Welcome to The Week in Tech Policy, a new weekly roundup that highlights interesting news in key policy that affect the tech industry.
Technology is an ever-evolving business, and each week there are plenty of interesting policy-related developments that affect our industry. Our goal is to bring you an easy to digest summary each week of the developments that we think are interesting, or that you may have missed. Visit Microsoft on the Issues every Monday at 6 a.m. to quickly get caught up. We’ll bring you stories from all around the Web on a diverse set of topics including intellectual property, corporate citizenship, high-skilled immigration, education, privacy and more.
In this, the premier edition of The Week in Tech Policy, we have stories on standard essential patents, digital copyright issues, education and more.
U.S. regulators including the Federal Trade Commission and the U.S. Department of Justice send up the caution flag on misuse of standard essential patents at Senate Hearing. “Federal regulators on Wednesday cautioned against the misuse of standards-essential patents to block new gadgets from entering the United States,” Hillicon Valley reported on July 11. “Standards-essential patents have been at the center of patent litigation related to smartphones. Companies that hold standards-essential patents commit to licensing them to others on reasonable and anti-discriminatory terms.” Here’s how we at Microsoft feel about the issue.
From the Office of Science and Technology Policy: Open data for a clean, secure energy future. Three senior technology and energy officials within the Obama Administration recently penned this piece on a series of “Open Data” initiatives launched by the administration, focusing on the Energy Data Initiative. “The Energy Data Initiative (EDI) aims to help Americans benefit from entrepreneurial innovation enabled by open energy data from the US government and other sources. By working to make energy data more available and useful to entrepreneurs, we’re confident that new products and services will continue to emerge to help American families and business save energy and money, protect the environment, and ensure a reliable energy future.”
SCOTUS to weigh in on digital copyright issues. The Supreme Court is set to examine the issue of whether there is a right to resell or trade materials manufactured overseas without the copyright owner’s permission. The case relates specifically to goods acquired overseas – in this case text books – and attempts to clarify whether the “first sale doctrine” applies to these goods. The case in question is Kirtsaeng v. Wiley and it could have implications for aspects of online commerce.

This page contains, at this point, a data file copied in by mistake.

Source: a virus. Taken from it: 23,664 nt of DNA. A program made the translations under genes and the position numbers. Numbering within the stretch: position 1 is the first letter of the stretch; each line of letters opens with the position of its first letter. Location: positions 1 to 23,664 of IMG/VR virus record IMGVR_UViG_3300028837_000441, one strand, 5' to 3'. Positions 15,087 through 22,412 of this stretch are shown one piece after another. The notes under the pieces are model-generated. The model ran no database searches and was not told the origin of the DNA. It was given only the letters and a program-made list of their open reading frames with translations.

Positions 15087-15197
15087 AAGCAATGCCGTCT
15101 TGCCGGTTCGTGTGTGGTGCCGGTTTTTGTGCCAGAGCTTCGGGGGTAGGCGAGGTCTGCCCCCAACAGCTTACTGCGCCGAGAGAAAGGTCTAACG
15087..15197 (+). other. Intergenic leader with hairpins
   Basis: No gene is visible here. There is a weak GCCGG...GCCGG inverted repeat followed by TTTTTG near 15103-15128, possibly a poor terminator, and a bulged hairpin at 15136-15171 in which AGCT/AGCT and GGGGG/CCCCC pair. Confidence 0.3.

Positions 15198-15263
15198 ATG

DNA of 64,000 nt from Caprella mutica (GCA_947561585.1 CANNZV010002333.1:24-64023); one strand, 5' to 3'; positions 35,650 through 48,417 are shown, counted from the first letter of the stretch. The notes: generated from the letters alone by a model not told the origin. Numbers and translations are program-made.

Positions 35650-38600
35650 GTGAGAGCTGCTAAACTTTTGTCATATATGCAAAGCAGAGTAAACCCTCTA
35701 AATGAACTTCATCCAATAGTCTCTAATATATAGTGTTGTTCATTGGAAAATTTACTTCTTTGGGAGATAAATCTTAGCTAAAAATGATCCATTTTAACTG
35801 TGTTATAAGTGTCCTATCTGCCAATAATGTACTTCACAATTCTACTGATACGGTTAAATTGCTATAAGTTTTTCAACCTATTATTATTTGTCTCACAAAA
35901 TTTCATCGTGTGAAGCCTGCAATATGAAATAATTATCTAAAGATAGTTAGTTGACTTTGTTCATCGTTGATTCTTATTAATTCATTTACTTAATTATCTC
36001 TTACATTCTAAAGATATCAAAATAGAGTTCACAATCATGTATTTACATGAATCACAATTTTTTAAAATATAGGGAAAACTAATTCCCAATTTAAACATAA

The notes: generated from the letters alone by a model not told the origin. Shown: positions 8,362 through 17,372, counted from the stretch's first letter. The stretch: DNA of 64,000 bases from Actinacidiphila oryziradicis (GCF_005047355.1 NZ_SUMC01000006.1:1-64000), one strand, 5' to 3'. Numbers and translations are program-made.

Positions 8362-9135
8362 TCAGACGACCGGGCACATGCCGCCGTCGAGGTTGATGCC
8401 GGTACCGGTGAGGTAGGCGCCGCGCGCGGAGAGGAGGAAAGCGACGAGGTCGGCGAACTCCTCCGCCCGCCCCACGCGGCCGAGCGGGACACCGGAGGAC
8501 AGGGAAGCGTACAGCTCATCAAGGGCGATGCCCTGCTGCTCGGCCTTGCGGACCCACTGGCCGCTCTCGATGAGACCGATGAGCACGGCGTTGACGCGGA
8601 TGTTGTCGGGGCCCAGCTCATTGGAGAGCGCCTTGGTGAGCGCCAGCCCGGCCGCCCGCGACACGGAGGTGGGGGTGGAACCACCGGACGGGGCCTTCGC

A close look at dual enrollment in education. Having a thriving education system, especially STEM (science, technology, engineering and math) education system, is of vital interest to Microsoft and the technology industry as a whole. In this recent post on Taking Note, veteran NPR education reporter John Merrow highlights a two-part report on PBS NewsHour about low-income, high-poverty high school students earning their associates degrees while still in high school. Merrow writes that programs like this are not flashes in the pan: “The University of Chicago had a version in the 1940’s and 50’s. I remember great programs at LaGuardia Community College in the 1980’s, and Minnesota has had a vibrant post-secondary options program in its high schools for years.”
U.S. Homeland Security shuts down 70 websites. Federal officials led by the U.S. Department of Homeland Security have “seized” 70 websites that allegedly sell counterfeit merchandise, according to this July 12 Tech Daily Dose report. “U.S. agents made undercover purchases of a wide range of products, ranging from baby carriers to sports jerseys to luxury goods, from sites suspected of selling counterfeit products,” Tech Daily Dose reported.
Thanks for reading. We invite you to share your thoughts on The Week in Tech Policy in the Microsoft on the Issues comments section.